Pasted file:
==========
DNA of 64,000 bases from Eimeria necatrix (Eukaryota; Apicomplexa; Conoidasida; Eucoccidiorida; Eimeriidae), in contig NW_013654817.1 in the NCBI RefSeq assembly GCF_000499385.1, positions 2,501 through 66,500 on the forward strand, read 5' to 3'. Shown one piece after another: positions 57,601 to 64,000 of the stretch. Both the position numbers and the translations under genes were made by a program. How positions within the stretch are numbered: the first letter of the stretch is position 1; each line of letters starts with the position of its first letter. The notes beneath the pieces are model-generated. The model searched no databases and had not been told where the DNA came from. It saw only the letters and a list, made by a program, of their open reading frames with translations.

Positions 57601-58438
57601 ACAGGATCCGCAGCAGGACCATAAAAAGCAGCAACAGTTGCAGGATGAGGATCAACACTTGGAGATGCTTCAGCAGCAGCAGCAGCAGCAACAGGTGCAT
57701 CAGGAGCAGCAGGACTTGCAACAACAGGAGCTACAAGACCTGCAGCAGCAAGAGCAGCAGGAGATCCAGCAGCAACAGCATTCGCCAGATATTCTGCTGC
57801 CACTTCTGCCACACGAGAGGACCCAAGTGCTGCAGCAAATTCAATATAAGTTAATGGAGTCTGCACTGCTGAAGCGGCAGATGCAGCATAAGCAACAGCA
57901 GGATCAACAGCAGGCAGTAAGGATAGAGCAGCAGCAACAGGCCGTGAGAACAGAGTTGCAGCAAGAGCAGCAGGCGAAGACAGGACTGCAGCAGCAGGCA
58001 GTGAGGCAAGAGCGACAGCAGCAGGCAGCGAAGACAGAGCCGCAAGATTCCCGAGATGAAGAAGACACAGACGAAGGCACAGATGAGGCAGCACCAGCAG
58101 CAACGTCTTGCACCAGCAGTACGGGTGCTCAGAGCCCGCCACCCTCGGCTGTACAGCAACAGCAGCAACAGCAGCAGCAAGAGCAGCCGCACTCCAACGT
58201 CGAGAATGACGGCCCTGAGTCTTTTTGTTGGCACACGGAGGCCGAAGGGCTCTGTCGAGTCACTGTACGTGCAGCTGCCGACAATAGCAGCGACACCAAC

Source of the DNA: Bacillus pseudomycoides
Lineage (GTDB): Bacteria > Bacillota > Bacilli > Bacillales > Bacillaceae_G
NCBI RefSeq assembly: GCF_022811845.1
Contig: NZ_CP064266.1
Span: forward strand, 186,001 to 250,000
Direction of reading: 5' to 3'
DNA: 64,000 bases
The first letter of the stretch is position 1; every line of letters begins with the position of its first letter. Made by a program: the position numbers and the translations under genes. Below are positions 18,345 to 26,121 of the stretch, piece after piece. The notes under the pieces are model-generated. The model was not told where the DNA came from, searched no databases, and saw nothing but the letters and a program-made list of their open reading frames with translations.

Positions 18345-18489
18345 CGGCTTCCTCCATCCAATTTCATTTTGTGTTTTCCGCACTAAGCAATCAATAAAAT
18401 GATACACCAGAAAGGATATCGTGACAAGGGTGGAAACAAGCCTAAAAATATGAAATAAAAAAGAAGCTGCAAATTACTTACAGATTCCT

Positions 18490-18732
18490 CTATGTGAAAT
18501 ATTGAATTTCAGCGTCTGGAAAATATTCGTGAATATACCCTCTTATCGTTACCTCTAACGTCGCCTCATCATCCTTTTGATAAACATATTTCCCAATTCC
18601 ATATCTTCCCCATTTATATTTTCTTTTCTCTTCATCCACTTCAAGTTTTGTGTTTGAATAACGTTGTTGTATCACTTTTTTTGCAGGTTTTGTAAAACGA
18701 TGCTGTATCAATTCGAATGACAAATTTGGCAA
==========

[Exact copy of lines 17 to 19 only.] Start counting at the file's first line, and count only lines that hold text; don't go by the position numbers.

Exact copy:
The first letter of the stretch is position 1; every line of letters begins with the position of its first letter. Made by a program: the position numbers and the translations under genes. Below are positions 18,345 to 26,121 of the stretch, piece after piece. The notes under the pieces are model-generated. The model was not told where the DNA came from, searched no databases, and saw nothing but the letters and a program-made list of their open reading frames with translations.

Positions 18345-18489
18345 CGGCTTCCTCCATCCAATTTCATTTTGTGTTTTCCGCACTAAGCAATCAATAAAAT